Will the Oil Spill Impact Cruises Out of Galveston?

July 10, 2010
Will Your Cruise Be Impacted by the Gulf Oil Spill?
Update, 8:15 p.m.: Carnival spokesman Vance Gulliksen says all of the line's ships are still sailing as planned and have not yet been impacted by oil.

What's the issue?
(July 6, 5 p.m. EDT) -- The Deepwater Horizon oil spill continues to spread in the Gulf of Mexico. Over the weekend, tar balls from the slick reached the shores of Galveston, homeport to two Carnival Cruise Lines ships.

According to a spokesperson from the U.S. Coast Guard, tests confirmed that tar balls collected from the Crystal Beach area of the Bolivar Peninsula on Saturday and Galveston's East Beach on Saturday and Sunday came from the Deepwater Horizon spill. It is still unclear, however, how the balls arrived in Texas.

Coast Guard Petty Officer Richard Brahm told Cruise Critic that the consistency of the tar balls indicates that they traveled to Texas by way of ship rather than natural Gulf current. "If the balls had traveled 400 miles on their own, they would have weathered a lot more, been a lot tougher. What everyone's guessing is that they were sucked up in the ballast water of a ship," noted Officer Brahm, "and carried here that way."

Decontamination areas have since been set up off the Port of Galveston, and Brahm added that the general consensus from authorities is that it's unlikely that the oil will impact shipping off the shores of Texas. All Galveston beaches and Southeast Texas waterways remain open.

Tar balls from the spill have also reached Alabama, beaches near Pensacola, Florida, as well as near the cruise ports of New Orleans and Mobile.

Still, Gulf cruisers continue to ask, "Will my upcoming cruise be impacted?" and spokespersons for Carnival Cruise Lines, Royal Caribbean, Celebrity Cruises, Norwegian Cruise Line, Princess Cruises and Disney Cruise Line today reaffirmed that cruises have been departing on schedule. As always, changing weather patterns and currents could impact how close the oil comes to cruise ports and future departures could be affected.

Which ports and ship could be impacted?
Carnival Ecstasy and Carnival Conquest are currently the only two ships sailing out of Galveston, the last of five Gulf States to be affected by the oil spill. Carnival Conquest, currently in the midst of a weeklong Western Caribbean cruise, is due back in Galveston on July 11, and Carnival Ecstasy, in the middle of a five-night Western Caribbean sailing, is due back to Galveston on July 10.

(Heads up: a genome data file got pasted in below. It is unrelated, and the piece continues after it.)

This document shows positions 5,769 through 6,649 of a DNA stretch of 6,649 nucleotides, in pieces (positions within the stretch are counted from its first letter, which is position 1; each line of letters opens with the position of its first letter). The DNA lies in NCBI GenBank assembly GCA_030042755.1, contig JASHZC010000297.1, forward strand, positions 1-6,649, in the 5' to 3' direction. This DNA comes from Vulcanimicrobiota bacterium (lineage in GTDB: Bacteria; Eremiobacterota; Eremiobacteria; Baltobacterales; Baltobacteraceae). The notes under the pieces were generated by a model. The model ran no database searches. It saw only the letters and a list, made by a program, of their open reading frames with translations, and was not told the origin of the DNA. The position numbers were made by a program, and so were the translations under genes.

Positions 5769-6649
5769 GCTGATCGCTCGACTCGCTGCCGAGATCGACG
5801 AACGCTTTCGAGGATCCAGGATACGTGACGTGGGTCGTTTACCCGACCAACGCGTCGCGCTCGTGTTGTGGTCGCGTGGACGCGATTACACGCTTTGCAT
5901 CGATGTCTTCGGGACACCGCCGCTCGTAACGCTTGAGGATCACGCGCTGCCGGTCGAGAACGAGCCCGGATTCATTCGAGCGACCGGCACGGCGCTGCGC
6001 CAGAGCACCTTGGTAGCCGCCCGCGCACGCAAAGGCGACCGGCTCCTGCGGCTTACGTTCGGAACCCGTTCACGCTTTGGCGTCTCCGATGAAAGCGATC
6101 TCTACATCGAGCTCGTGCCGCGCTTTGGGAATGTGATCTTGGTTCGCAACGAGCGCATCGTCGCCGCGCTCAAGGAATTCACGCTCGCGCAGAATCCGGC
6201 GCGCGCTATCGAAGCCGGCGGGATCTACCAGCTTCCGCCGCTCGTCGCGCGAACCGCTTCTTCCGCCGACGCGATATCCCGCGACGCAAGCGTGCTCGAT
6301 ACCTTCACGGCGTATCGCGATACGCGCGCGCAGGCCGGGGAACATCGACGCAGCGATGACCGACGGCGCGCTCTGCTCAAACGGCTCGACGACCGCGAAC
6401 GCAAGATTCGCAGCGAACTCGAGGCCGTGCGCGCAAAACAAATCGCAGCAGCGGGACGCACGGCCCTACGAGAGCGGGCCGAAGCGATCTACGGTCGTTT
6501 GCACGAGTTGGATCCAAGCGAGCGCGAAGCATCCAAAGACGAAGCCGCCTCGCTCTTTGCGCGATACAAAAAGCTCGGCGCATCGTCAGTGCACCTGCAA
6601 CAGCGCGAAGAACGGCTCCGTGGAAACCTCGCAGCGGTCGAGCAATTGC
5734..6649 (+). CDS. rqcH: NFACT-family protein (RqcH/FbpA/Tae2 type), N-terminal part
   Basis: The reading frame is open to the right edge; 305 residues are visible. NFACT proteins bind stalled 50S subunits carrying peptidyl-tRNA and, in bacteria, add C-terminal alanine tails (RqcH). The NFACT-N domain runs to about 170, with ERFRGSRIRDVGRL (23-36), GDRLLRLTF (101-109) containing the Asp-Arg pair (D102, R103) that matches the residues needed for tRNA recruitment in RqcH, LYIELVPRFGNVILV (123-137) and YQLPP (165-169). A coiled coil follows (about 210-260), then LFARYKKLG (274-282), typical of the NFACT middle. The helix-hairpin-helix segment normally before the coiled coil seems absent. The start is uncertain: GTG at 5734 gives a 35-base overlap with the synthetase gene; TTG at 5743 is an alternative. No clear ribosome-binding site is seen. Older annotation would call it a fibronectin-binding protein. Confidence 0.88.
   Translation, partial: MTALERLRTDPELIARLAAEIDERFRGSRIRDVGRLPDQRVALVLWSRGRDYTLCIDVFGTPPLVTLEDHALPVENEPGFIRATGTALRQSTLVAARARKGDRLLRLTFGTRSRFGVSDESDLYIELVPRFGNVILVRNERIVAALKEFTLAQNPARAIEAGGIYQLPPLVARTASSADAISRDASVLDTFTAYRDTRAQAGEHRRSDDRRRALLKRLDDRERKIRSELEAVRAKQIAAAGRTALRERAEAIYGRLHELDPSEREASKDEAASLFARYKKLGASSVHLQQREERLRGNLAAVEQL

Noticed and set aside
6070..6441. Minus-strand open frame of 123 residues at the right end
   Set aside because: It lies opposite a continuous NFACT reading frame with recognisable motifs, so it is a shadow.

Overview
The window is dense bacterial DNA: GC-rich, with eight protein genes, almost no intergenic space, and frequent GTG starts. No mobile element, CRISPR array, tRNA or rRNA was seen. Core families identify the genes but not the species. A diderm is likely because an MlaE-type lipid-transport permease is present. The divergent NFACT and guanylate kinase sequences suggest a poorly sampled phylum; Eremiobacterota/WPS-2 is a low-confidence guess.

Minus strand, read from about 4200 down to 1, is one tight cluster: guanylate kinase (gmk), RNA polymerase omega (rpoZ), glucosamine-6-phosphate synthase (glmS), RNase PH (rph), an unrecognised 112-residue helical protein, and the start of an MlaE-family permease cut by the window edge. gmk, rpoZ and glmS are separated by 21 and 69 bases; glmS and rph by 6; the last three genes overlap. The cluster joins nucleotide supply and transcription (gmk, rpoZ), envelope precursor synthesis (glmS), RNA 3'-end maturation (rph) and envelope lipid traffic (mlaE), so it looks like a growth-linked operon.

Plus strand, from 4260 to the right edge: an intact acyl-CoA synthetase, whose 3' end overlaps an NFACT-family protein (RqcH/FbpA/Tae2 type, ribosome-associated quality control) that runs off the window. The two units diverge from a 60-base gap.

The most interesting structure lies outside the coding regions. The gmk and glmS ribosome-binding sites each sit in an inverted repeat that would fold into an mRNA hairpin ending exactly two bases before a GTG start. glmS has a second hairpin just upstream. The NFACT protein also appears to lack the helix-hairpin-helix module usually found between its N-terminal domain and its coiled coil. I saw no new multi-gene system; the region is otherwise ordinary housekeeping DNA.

Meanwhile, Carnival Elation, which sails from Mobile, has high priority at the decontamination center should it need its hull cleaned, but Carnival representative Vance Gulliksen said that the ship has not needed any such cleaning so far -- and that Carnival ships have been able to successfully sail around the spill. Sheila H. Gurganus, general manager for the Mobile Alabama Cruise Terminal, reaffirmed that the port has not yet been impacted and that Alabama is doing everything possible to make sure oil is kept out of Mobile Bay. "We've had more than 2,600 passengers on every cruise in June. Haven't had an un-full ship yet," she added.

In addition to ships that cruise out of Galveston and Mobile, we're keeping a close eye on ships that call on Nassau and Freeport in the Bahamas, as well as those that turn around regularly in Miami, Fort Lauderdale, Port Canaveral, New Orleans and Tampa.

What's the cruise impact?
Carnival -- which sails from Mobile, New Orleans, Galveston and Florida ports -- reports that "ships sailing from New Orleans and Mobile are making slight course alterations as necessary to avoid the most heavily impacted spill areas. There are no impacts to cruises out of Galveston or Florida ports at this point."

What should I do?
At this time, all cruises are sailing as usual; stay tuned.

--by Dan Askin, Associate Editor